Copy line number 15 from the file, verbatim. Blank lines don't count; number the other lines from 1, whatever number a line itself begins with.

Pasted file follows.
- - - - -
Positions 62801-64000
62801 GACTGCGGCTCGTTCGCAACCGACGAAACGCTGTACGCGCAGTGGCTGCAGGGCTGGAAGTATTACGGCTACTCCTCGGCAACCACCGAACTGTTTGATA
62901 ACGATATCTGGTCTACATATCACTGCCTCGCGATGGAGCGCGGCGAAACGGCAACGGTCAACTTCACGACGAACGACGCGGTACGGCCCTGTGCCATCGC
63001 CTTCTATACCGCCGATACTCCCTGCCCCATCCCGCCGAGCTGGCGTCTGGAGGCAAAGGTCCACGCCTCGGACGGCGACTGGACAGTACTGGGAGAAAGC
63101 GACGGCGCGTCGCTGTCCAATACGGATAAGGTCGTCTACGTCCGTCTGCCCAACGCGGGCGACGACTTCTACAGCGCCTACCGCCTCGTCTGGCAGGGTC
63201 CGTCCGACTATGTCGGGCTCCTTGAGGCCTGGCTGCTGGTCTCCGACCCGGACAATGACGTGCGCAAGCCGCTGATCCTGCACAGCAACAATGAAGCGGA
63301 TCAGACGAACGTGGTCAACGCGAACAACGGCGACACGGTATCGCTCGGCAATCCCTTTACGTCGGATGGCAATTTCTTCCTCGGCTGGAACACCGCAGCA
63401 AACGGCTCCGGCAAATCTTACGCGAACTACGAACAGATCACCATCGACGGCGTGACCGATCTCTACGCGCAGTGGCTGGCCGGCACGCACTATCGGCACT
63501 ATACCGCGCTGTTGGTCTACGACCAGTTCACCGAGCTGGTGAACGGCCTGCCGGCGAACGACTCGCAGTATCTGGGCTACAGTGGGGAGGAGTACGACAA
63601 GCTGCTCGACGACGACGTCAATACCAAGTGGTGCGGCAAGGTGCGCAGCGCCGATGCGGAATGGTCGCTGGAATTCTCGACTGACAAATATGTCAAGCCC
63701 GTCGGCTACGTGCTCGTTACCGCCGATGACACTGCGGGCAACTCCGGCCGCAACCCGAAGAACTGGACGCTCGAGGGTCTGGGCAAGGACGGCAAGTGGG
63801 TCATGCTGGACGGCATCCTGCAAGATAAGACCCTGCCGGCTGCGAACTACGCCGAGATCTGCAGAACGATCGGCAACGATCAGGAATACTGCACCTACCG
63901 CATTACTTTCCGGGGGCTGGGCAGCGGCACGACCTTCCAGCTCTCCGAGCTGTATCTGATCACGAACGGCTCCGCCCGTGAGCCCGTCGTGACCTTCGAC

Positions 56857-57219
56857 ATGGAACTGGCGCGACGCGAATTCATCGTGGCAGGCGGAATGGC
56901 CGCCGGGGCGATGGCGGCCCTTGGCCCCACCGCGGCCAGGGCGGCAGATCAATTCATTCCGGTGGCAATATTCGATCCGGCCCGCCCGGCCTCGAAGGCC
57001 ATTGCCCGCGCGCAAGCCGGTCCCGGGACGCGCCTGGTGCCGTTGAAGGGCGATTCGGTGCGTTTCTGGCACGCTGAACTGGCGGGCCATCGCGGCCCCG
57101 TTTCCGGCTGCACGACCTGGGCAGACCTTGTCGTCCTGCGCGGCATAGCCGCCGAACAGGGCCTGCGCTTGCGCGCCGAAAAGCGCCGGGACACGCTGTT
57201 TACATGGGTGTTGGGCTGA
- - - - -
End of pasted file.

56857 ATGGAACTGGCGCGACGCGAATTCATCGTGGCAGGCGGAATGGC